Pinot Noir (along with Riesling) is thought to be the ultimate “terroir” wine, so the wines themselves should tell the story. In vino veritas as they say. This line in inquiry takes us into the detailed tasting notes that are appended to most chapters. These are Lewin’s lab reports (he is a famous scientist — a cell biologist — so it is unsurprising that he would evaluate claims empirically). At best the tasting notes are insightful observations of the ways that wine changes as time and place are varied. Sometimes, I have to admit, they are a bit like wine porn, read to vicariously share Lewin’s delicious work.

Do the wines of Burgundy live up to the myth of Burgundian terroir? Sometimes is Lewin’s answer. Burgundy at its best reveals its terroirist magic, but it doesn’t always turn out that way; caution and care are warranted. Winegrowing and winemaking practices can highlight terroir or disguise it. It just depends.

And climate change threatens to make Burgundy more like everyone else’s Pinot Noir by fundamentally altering growing conditions. Indeed, the book’s final pages ask whether Burgundy will be able to maintain its subtle complexity in the face of climate change and other challenges.

New World Challengers

I received my copy of In Search of Pinot Noir just as I was leaving to give some talks in Oregon Pinot country and I reported Lewin’s conclusions to my audience, which including many wine industry people. If you taste wines from different Oregon AVAs made by the same producer, Lewin writes, you can taste the terroir — just like in Burgundy. But when you taste wine from different producers in the same AVA, no strong common terroir thread emerges. Terroir is a weak force in the New World, it seems. Why? Lewin has an answer.

If you taste the best available Burgundies against the best available Pinots from Oregon and California, Lewin writes, the French wines “blow away” the competition. But it’s a biased comparison since the very best wines from New World producers never see the marketplace. They are tiny production single vineyard wines that disappear into allocation list buyers’ cellars. Ironically, they have no impact on the regions’ reputations and cannot define a signature terroir style.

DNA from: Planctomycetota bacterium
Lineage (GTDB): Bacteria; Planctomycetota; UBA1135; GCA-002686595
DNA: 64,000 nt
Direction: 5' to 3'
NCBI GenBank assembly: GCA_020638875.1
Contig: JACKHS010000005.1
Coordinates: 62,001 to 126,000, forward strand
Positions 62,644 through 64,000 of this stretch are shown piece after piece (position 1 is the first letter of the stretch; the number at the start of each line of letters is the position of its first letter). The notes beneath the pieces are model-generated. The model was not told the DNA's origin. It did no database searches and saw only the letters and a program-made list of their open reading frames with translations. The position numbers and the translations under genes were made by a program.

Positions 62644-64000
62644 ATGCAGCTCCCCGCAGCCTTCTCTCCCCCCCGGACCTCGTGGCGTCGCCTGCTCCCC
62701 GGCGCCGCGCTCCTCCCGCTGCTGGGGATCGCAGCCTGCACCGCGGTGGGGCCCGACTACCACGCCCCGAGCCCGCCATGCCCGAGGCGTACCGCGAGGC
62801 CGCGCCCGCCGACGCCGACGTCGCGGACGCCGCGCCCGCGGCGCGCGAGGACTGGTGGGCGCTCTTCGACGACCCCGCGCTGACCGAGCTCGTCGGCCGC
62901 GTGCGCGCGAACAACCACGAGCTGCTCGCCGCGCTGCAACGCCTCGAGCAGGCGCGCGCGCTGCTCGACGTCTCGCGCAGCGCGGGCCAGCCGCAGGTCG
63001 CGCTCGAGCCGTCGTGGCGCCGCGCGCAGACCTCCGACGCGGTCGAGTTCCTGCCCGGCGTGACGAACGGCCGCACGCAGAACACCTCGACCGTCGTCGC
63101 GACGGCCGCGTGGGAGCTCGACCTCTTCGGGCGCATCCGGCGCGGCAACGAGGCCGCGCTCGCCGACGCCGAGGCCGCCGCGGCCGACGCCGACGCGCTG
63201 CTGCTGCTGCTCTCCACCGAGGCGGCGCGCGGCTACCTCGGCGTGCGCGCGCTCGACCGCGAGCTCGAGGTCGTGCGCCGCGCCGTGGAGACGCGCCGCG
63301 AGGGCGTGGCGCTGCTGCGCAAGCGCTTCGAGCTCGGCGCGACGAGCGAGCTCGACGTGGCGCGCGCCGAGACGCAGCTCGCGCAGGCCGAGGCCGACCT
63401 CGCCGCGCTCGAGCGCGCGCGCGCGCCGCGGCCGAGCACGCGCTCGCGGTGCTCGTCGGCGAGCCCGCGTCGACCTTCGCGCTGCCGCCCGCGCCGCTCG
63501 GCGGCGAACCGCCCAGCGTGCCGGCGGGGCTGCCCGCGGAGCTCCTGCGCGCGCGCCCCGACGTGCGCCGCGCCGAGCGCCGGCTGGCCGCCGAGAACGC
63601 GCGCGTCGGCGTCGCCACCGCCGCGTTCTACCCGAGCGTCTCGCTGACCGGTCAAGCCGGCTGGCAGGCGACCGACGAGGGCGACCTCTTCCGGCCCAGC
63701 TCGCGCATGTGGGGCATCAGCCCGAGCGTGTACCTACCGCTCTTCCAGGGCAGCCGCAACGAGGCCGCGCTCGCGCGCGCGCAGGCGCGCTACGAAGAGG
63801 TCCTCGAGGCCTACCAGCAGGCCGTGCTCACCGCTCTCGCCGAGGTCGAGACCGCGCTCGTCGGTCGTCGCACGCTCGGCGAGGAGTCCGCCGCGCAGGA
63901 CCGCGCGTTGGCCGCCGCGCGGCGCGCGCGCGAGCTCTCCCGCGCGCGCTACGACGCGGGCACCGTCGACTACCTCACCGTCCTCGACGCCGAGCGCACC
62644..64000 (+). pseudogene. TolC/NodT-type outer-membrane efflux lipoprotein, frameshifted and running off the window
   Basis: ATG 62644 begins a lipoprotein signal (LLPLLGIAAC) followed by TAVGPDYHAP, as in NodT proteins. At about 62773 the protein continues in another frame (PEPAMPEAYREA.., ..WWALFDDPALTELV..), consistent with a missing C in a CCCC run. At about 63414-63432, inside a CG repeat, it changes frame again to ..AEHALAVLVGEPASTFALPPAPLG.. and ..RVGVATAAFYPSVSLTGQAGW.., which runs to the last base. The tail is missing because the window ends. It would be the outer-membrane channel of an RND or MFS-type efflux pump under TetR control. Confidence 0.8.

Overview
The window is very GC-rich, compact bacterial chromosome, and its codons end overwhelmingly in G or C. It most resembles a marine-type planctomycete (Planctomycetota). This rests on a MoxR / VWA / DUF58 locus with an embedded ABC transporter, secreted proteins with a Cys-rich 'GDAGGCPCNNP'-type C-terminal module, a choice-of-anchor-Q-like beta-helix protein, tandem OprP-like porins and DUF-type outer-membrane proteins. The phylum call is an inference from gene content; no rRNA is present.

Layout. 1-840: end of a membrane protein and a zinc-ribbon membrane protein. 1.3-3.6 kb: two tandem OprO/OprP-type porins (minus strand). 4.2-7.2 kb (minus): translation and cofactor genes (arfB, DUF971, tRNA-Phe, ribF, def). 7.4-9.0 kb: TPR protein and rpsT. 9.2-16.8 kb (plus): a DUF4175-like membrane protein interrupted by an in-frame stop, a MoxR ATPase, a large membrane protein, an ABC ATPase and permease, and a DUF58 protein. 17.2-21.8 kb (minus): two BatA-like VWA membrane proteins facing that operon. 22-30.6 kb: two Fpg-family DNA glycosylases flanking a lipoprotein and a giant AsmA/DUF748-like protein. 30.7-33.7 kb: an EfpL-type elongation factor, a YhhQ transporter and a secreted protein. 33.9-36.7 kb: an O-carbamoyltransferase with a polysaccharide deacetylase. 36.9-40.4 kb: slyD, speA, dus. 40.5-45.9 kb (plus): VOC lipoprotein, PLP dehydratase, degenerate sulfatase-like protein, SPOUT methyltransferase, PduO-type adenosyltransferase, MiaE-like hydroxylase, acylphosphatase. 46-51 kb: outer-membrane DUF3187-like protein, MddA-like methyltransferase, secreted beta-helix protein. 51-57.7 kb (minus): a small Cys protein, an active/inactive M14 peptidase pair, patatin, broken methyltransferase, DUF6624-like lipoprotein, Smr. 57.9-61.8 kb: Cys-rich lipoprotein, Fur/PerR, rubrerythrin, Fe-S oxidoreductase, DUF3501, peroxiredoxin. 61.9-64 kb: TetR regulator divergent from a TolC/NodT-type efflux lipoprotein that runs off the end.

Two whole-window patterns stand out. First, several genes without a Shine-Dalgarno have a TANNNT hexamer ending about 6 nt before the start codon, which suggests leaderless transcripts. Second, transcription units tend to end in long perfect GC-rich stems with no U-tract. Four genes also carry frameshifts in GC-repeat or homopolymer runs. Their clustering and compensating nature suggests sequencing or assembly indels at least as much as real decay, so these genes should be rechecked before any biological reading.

The best available wines are more comparable to Burgundian village wines than the grand crus, according to Lewin. No wonder they suffer by comparison to the best of the best Burgundy has to offer. No wonder that Burgundy is Burgundy and the rest are not. Interesting.

Much to Like [and to Learn]

In Search of Pinot Noir, like Lewin’s earlier books (What Price Bordeaux? and Wine Myths and Realities) is big and bold, filled with colorful (and informative)  charts, maps and photos. The depth and breadth of Lewin’s analysis is impressive as he breaks down each Pinot Noir region into the historical, cultural, economic and natural forces that shaped it in the past and continues to influence it today. A great wine economist read. A great read period for anyone with a serious interest in Pinot Noir.

I think I learned something new on almost every page. But the most interesting parts  of the book for me are the questions, not the answers. Almost every chapter ends with a question about the future of Pinot Noir. Sometimes they seem to be leading questions (where you are pretty sure how Lewin would answer them) but others are very much more open.